Naguib Mahfouz was born in Cairo in 1911 and began writing when he was seventeen. A student of philosophy and an avid reader, his works range from reimaginings of ancient myths to subtle commentaries on contemporary Egyptian politics and culture. Over a career that lasted more than five decades, he wrote 33 novels, 13 short story anthologies, numerous plays, and 30 screenplays. Of his many works, most famous is The Cairo Trilogy, consisting of Palace Walk (1956), Palace of Desire (1957), and Sugar Street (1957), which focuses on a Cairo family through three generations, from 1917 until 1952. In 1988, he was awarded the Nobel Prize in Literature, the first writer in Arabic to do so. He died in August 2006.
Nobel Prize winner Mahfouz's stunning portrait of a family in dissolution (first published in 1957) mirrors an Egypt trying to plunge into the modern world but beset by colonialism, a rigid class system and political oppression. The third volume of his Cairo Trilogy, the novel opens in 1935 as Egypt smolders under British occupation, and it extends through the war. Kamal, son of the gaunt, wasted patriarch, is a grade-school teacher and philosopher who veers between lusty debauches and reading Spinoza. One of his nephews, Abd Al-Muni'm, becomes a Muslim fundamentalist; another nephew, Ahmad, takes Marx as his prophet. These two diametrically opposed brothers will share the same fate--a jail cell. The inadvertent cause of their undoing may be another scion of the patriarch, young Ridwan, a closet homosexual whose liaison with a prominent politician apparently backfires. Tragedy, in this busy family drama, can mean anything from marrying below one's station to a massacre of protesters by English constables and Egyptian soldiers. Mahfouz's characters blaze with intensity, his Egypt pulsates with unresolved tensions. (Jan.)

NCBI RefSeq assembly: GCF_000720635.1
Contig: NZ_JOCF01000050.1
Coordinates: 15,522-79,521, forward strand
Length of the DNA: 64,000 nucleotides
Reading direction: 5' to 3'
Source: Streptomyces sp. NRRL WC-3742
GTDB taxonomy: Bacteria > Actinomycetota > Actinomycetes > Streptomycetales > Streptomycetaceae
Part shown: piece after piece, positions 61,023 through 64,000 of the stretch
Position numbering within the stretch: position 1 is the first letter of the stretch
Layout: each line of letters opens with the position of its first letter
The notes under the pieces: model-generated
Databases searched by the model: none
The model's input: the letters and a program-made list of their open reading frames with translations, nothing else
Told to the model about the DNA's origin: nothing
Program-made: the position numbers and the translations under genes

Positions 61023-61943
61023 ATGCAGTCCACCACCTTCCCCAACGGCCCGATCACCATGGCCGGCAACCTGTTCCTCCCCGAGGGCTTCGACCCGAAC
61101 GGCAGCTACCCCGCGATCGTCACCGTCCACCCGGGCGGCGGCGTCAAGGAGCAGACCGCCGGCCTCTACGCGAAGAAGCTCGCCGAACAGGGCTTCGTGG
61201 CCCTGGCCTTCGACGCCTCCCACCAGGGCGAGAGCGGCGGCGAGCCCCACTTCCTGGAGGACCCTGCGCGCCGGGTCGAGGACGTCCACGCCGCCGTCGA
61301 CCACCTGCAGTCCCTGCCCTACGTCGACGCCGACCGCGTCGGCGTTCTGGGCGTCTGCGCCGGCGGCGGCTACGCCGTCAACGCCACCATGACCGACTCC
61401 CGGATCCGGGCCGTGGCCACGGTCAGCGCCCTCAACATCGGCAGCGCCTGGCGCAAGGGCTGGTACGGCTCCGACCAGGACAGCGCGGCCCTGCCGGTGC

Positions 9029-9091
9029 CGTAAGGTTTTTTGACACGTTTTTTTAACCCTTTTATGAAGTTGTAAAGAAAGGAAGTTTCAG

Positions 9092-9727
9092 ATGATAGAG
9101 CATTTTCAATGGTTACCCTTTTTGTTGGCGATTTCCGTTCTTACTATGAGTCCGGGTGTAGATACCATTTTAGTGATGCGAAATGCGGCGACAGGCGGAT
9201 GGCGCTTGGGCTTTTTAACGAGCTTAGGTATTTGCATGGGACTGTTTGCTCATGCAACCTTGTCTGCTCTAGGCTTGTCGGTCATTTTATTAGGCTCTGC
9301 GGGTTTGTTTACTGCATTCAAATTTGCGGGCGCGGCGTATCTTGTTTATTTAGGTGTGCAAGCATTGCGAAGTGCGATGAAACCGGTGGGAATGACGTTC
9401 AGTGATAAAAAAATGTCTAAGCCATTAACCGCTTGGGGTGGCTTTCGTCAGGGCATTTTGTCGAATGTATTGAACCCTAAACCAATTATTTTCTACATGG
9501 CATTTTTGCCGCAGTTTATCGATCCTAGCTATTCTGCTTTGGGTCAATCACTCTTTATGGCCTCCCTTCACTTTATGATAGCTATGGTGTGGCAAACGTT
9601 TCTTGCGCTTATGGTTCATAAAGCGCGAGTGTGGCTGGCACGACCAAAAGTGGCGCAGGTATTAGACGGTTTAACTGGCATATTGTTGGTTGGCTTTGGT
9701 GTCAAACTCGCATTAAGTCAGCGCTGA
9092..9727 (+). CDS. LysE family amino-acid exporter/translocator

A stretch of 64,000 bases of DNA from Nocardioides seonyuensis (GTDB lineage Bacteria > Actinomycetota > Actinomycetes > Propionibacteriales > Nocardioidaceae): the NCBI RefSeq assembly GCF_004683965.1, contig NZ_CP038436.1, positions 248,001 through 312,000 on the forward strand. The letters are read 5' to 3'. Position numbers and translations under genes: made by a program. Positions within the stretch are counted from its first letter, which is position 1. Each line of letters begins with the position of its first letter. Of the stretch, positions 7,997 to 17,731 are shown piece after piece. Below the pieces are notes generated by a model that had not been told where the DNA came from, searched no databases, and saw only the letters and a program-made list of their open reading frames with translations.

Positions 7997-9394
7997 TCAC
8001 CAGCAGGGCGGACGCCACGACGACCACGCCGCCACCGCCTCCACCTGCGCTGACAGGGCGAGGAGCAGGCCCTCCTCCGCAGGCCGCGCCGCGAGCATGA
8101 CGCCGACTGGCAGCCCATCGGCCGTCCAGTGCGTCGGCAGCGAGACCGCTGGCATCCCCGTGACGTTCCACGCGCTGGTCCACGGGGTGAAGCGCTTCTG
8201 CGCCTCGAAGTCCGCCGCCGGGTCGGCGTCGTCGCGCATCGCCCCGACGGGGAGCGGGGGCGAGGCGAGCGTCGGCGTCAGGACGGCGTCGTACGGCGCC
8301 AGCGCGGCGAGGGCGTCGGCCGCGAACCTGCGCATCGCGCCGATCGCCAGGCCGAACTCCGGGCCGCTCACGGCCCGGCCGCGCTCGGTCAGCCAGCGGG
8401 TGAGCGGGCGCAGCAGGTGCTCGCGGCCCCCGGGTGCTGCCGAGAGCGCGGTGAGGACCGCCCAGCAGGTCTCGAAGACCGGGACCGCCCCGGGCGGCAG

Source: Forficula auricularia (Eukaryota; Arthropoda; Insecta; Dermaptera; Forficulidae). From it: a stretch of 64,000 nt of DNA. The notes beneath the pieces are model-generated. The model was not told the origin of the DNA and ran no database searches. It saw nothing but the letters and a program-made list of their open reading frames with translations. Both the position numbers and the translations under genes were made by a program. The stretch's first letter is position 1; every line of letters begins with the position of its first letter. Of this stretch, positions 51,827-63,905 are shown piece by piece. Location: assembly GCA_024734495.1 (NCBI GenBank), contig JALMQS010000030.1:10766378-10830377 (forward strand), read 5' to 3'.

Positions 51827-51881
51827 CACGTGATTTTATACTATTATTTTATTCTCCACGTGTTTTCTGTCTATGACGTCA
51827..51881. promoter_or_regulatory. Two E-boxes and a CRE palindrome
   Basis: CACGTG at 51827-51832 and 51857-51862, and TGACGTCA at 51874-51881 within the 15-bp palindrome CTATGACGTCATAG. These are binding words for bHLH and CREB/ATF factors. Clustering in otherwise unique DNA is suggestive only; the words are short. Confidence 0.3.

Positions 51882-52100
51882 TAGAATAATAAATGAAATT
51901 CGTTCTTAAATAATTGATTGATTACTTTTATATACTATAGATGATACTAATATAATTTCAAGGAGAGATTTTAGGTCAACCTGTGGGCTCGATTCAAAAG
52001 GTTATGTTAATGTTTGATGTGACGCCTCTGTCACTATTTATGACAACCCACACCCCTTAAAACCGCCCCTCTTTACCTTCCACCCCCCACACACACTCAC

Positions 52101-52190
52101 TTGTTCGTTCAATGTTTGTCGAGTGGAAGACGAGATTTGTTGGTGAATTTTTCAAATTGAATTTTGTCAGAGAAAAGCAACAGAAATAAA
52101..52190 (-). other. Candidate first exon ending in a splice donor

"A masterful kaleidoscope of emotions, ideas, and perspective.
Mahfouz has captured a family and its homeland at one gloriously
varied moment in a cycle." --"Newsday"
"Mahfouz's characters blaze with intensity, his Egypt pulsates with unresolved tension." --"The Atlanta Constitution
""A resonant tour de force, a superbly written novel. One of the most enjoyable books of recent memory." "--St. Louis Post-Dispatch
""Mahfouz presents us with a different concept of the world and makes it real. His genius is not just that he shows us Egyptian colonial society in all its complexity; it is that he makes us look through the vision of his vivid characters and see people and ideas that no longer seem so alien." "--Philadelphia Inquirer